Below is a list of commonly asked questions with answers sourced from the Clear Linux* OS team and Clear Linux community forums.
- Software packages
- Software availability
The Clear Linux OS team felt that performance was left on the table with Linux software. Clear Linux OS takes a holistic approach to improving performance across the stack. We also wanted to take more modern approaches with OS updates and tooling.
Yes, we absolutely love open source reuse and upstreaming improvements.
The Clear Linux OS team puts out multiple releases a week, often releasing 2 or more times a day. This rolling release approach allows Clear Linux OS to remain agile to upstream changes and security patches.
The telemetry solution provided by Clear Linux OS is entirely optional and customizable. It is disabled by default. If you do choose to enable telemetry, the data helps the Clear Linux OS team proactively identify and resolve bugs. See the telemetry page for more information.
Clear Linux OS packages iptables as a bundle, however, there are no default firewall rules. All network traffic is allowed by default.
Clear Linux OS has a stateless design that maintains a separation between system files and user files. Default values are stored under /usr/share/defaults/. Files under /etc/ are not created unless you create one.
A blog post explaining how this is accomplished with /etc/fstab/ specifically is available here: https://clearlinux.org/news-blogs/where-etcfstab-clear-linux
FlatPak* is an application virtualization solution that allows more software to be available to Clear Linux OS users by augmenting the software Clear Linux OS packages natively with software available through FlatPak.
Our goal is to have software packaged natively and made available through bundles whenever possible.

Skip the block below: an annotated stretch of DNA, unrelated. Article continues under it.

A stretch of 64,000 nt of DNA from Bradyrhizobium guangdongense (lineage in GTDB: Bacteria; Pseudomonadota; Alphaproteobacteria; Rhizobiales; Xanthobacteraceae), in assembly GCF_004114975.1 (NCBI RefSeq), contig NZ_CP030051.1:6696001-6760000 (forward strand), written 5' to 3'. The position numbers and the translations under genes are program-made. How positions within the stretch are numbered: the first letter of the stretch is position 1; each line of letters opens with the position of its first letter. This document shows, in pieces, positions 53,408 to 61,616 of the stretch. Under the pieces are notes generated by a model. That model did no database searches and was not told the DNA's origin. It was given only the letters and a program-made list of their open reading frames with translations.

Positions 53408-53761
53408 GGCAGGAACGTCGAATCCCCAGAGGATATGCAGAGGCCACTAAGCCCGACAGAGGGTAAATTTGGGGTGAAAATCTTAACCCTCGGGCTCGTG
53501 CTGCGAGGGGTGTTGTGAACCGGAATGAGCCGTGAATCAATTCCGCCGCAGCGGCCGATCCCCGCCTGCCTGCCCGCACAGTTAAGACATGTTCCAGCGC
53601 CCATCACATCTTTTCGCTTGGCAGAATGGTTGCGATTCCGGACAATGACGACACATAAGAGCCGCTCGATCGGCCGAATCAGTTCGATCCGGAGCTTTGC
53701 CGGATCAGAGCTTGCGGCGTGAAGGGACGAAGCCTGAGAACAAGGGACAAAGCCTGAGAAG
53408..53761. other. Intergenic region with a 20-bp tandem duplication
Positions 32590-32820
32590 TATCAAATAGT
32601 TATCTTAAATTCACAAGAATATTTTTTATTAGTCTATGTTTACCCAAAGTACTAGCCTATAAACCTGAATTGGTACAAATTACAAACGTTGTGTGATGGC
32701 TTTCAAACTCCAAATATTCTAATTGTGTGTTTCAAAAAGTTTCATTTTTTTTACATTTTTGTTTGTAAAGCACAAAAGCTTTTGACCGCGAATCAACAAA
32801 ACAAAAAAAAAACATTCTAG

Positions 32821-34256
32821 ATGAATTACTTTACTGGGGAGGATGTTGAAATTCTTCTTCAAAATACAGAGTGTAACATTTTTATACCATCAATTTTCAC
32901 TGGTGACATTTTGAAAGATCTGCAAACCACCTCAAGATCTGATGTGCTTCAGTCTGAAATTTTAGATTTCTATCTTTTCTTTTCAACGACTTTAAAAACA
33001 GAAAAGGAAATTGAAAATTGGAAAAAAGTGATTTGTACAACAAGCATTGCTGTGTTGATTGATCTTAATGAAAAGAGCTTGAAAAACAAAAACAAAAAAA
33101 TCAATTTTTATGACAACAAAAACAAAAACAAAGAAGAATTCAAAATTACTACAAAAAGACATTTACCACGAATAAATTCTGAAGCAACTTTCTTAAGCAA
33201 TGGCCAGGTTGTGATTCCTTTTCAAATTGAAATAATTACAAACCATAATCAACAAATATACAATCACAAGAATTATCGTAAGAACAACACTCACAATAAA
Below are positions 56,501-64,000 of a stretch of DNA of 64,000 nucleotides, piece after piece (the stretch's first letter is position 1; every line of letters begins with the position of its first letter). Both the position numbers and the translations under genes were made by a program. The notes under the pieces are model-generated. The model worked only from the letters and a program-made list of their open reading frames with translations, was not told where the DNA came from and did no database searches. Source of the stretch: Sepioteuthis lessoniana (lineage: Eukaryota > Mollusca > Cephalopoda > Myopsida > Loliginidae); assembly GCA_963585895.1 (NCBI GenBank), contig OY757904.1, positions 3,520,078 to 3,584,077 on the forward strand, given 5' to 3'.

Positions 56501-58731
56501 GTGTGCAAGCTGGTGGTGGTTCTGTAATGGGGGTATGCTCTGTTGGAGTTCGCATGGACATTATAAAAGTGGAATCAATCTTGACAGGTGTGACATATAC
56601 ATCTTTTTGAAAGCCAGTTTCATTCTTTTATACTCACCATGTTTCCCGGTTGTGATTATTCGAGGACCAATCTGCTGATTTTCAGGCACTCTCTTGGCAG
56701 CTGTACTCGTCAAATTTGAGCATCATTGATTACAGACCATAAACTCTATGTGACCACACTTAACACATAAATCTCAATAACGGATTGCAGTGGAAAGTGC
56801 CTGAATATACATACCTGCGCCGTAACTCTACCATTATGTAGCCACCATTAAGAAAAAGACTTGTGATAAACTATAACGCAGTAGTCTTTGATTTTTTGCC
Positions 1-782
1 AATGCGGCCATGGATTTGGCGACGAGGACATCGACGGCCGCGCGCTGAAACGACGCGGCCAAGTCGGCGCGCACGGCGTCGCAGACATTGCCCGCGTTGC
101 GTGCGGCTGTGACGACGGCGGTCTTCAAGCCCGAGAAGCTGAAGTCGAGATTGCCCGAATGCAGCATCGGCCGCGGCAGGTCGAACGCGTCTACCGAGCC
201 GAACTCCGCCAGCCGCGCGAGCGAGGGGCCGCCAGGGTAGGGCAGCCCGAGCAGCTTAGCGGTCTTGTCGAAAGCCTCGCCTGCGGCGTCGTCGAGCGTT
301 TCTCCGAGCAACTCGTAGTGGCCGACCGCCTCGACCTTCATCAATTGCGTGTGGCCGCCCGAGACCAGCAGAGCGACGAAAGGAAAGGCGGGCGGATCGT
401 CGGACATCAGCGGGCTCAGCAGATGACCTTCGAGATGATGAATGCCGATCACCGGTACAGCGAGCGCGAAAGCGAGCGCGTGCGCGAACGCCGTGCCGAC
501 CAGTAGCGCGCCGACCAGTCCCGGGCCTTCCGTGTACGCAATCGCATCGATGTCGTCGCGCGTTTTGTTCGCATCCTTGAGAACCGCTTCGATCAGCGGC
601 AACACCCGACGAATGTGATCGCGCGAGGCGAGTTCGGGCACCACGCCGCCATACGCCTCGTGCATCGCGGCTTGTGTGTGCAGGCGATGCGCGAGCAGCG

Clear Linux OS provides software in the form of bundles. The RPM format is used as an intermediary step for packaging and determining software dependencies at OS build time.
Individual RPMs can sometimes be manually installed on a Clear Linux OS system with the right tools, but that is not the intended use case.
Software that is packaged in other formats for other Linux distributions is not guaranteed to work on Clear Linux OS and may be impacted by Clear Linux OS updates.
If the software you’re seeking is open source, please submit a request to add it to Clear Linux OS. Submit requests on GitHub* here: https://github.com/clearlinux/distribution/issues
The Google Chrome web browser is not distributed as a bundle in Clear Linux OS due to copyright and licensing complexities.
A discussion on manually installing and maintaining Google Chrome can be found on GitHub: https://github.com/clearlinux/distribution/issues/422
FFmpeg is a multimedia software suite, which is commonly used for various media encoding/decoding, streaming, and playback.
Clear Linux OS does not distribute FFmpeg due to well-known licensing and legal complexities (See https://www.ffmpeg.org/legal.html and http://blog.pkh.me/p/13-the-ffmpeg-libav-situation.html).
Read more in the Clear Linux OS repository, including discussion of an alternative hardware-based solution: https://github.com/clearlinux/distribution/issues/429.
While Clear Linux OS cannot distribute FFmpeg, a manual solution to build and install FFmpeg under /usr/local has been shared on the community forums: https://community.clearlinux.org/t/how-to-h264-etc-support-for-firefox-including-ffmpeg-install.
ZFS is not available with Clear Linux OS because of copyright and licensing complexities. BTRFS is an alternative filesystem that is available in Clear Linux OS natively.
A user on GitHub notes that the ZFS kernel module can be compiled, built, and installed manually: https://github.com/clearlinux/distribution/issues/631
If a kernel module is available as part of the Linux kernel source tree but not enabled in the Clear Linux OS kernels, in many cases the Clear Linux OS team will enable it upon request. Submit requests on GitHub here: https://github.com/clearlinux/distribution/issues
The Clear Linux OS team does not typically add out-of-tree kernel modules as a matter of practice because of the maintenance overhead. If the driver was unable to be merged upstream, there is a good chance we may be unable to merge it for similar reasons.
Kernel modules can be individually built and installed on Clear Linux OS. See the kernel modules page for more information.